Elites is split into two parts. I will focus primarily on the ideological framework of the production in this review, rather than the theatrical technicalities of the adaptation itself. The first part of the play reveals the ways in which the StB (the communist secret police) recruited new agents and collaborators. Despite a one-sided image of the regime, one has to appreciate the multi-faceted characters: a wide range of motivations behind the collaboration of Czech citizens with the secret service is presented.
The second part features Táňa Pauhofová as a journalist interviewing unnamed members of the current elite – most likely Babiš, Široký or Lorenc. The moral authority of the play is the chairman of the Institute for National Memory, an institute dedicated to unveiling and publicizing the actions of repressive structures between 1939 and 1989. This part raises the central anti-communist message which aims to ideologically purge the capitalist system by laying the blame for current problems on the shoulders of an amoral elite whose power springs from their shady dealings pre-1989.
Holding up mirrors
Elites becomes a mirror for the creators of the play, and the anti-communist ideology they personify.
The play opens and closes with a mirror, in an original, although maybe rather unsubtle way, allowing the audience to see their own reflection. The somewhat clichéd metaphor of ‘holding up a mirror’ immortalized for (and ridiculed by) generations of Czechs and Slovaks by socialist-era news and movies gains new meaning in this context. Elites becomes a mirror for the creators of the play, and the anti-communist ideology they personify.
This mirror reveals that the victors of the 1989 revolution will maintain the story of how evil communism has spawned the amoral elite of today at any cost. One of the characters states declares that the worst thing about communism the way in which it erases the difference between good and evil. Communism is to blame for our amorality and the amorality of elites that rule us. That is why democracy (supposedly) does not work and why people have become so disillusioned – maybe we are the last generation that can still enjoy it for this reason.
The play follows a basic narrative; the transformation from communism to democracy is unfinished or incomplete. According to this narrative, only a generation which has not been compromised by the corruption of communism in any way can make a success of democracy in a post-communist country. The problem is that we have already met this generation – and society’s flaws have not been resolved. Luckily, another guilty party is readily available, the StB-raised, Moscow-educated elite that rules us.
Anti-communism as a cliché
This reference to disillusionment in democracy is where the play simply begs critics to tear it to pieces. If communism is really the root of all our problems, what explanation would the author provide for the presence of similar issues in ‘old democracies’?
The problem of the play is that it does not add anything new to the dominant anti-communist discourse.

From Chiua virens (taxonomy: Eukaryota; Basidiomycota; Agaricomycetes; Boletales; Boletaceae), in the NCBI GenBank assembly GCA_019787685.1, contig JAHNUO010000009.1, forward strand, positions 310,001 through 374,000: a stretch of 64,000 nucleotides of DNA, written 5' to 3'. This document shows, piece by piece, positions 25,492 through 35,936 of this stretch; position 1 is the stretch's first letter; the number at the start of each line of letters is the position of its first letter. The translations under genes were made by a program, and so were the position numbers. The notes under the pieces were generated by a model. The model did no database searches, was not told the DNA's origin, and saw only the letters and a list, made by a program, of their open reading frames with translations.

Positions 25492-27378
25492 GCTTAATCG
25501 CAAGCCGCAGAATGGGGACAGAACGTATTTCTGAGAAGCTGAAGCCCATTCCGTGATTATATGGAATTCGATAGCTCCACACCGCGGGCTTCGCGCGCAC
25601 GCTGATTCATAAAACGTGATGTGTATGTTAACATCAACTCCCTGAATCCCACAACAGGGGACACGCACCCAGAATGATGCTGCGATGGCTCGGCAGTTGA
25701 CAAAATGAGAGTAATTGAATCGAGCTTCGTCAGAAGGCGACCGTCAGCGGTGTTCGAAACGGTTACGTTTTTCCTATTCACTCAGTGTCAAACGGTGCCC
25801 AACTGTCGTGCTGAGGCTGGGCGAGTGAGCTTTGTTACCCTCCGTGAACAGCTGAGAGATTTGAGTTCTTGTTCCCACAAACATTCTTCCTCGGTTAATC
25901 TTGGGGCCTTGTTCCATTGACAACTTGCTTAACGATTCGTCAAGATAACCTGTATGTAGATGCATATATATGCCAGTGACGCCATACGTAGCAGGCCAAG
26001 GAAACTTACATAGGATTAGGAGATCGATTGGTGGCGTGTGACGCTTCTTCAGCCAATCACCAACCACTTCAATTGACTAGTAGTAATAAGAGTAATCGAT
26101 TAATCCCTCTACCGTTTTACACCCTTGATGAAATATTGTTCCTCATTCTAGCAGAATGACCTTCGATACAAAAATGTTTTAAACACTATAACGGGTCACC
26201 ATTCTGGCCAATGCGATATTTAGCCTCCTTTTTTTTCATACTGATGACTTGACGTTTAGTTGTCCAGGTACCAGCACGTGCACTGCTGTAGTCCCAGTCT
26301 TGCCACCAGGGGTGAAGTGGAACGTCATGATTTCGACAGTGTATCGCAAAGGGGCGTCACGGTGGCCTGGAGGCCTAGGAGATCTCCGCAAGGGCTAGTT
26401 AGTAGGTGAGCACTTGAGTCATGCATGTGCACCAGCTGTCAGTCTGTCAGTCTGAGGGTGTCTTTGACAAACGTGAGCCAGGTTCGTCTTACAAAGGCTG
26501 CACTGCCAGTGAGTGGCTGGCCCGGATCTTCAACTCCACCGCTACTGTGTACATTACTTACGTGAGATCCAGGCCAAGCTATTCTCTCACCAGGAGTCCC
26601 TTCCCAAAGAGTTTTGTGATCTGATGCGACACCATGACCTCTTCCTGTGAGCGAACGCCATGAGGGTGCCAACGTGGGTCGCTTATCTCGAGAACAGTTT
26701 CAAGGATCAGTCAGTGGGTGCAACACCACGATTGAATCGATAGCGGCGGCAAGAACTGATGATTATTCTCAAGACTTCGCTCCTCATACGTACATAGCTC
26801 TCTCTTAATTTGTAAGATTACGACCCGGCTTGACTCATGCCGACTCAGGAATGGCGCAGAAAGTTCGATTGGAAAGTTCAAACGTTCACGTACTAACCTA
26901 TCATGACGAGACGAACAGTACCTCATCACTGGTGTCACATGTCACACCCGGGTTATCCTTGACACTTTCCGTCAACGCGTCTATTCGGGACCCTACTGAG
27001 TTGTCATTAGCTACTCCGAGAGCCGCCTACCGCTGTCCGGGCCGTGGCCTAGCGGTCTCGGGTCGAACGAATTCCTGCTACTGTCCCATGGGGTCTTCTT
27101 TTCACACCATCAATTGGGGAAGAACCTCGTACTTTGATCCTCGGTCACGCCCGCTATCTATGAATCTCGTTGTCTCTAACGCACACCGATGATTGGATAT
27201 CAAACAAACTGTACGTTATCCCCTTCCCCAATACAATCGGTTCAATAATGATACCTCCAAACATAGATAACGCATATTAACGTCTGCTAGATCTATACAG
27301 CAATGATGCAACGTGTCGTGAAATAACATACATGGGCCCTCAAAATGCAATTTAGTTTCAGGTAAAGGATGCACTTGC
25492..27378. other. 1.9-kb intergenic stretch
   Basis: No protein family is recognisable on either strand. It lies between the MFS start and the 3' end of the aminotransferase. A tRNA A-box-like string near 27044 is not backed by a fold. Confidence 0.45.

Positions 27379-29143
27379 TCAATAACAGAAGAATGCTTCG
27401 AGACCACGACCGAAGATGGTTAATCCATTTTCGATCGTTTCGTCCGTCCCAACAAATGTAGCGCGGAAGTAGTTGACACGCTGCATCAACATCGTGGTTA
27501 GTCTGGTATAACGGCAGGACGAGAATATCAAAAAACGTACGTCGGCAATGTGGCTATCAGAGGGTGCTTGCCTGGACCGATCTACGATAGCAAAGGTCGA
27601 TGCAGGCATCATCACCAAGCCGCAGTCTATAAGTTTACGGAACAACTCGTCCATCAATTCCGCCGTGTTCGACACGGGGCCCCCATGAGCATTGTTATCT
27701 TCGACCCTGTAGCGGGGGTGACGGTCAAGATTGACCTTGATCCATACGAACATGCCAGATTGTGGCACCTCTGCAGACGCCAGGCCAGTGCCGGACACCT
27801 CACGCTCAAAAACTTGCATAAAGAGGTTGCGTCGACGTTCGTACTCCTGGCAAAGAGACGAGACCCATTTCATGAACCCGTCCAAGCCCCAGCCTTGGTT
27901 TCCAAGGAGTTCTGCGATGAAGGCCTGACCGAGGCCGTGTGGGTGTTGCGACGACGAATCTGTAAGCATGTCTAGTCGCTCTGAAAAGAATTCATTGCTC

One character mentions Germany, a country which has dealt with the legacy of Nazism and supposedly strictly enforces the rule of law – but then, where does the corruption evident in the behavior of Siemens or the fraud committed by a Volkswagen executive spring from? Were these corporations infiltrated by former agents of the Stasi? When communism does not offer a convenient explanation, where can you find the roots of rising support for the extreme Right while traditional liberal-democratic parties lose ground all over Western Europe?
The corruption of capitalism of Slovakia definitely springs, in part, from the actions of an economic elite formed by the amoral environs of the secret services. But Slovakia shares such questions of inequality and poverty, the rise in psychological disorders and the devastation of the environment with countries not just to the east, but also the south and the west of its borders.
The problem of the play is that it does not add anything new to the dominant anti-communist discourse. Unlike Das Kapital, in the Arena theatre, or the National Theatre’s Carpathian Thriller, Elites remains a prisoner of the ideology of the ‘transformative process’ that took place in the nineties. Where Gindl poked fun at the theory of lesser evil and Lomnický quoted Marx, even with its imaginative form and the amazing performances by the actors, Havelka offers only a well-worn cliché.
We are engaged in an endless search for the roots of the issues plaguing society today everywhere but within this system itself.
A need to confirm one’s own idea of truth is felt most by those who feel threatened. The anti-communist elite has been under threat since the economic crisis in 2008 which exposed the real impact of capitalism for all to see. While the crisis did give rise to a degree of self-reflection, the need to prove that democracy is a pillar of capitalism that succeeds where communism has failed, is still felt. The result is complete ignorance of the true foundations of the system. Instead we are engaged in an endless search for the roots of the issues plaguing society today everywhere but within this system itself.
Elites only reinforces this idea. This ideology replaces a thorough analysis of the system’s current state by perpetuating the illusion that the past still determines the present.
Translation by Michal Chmela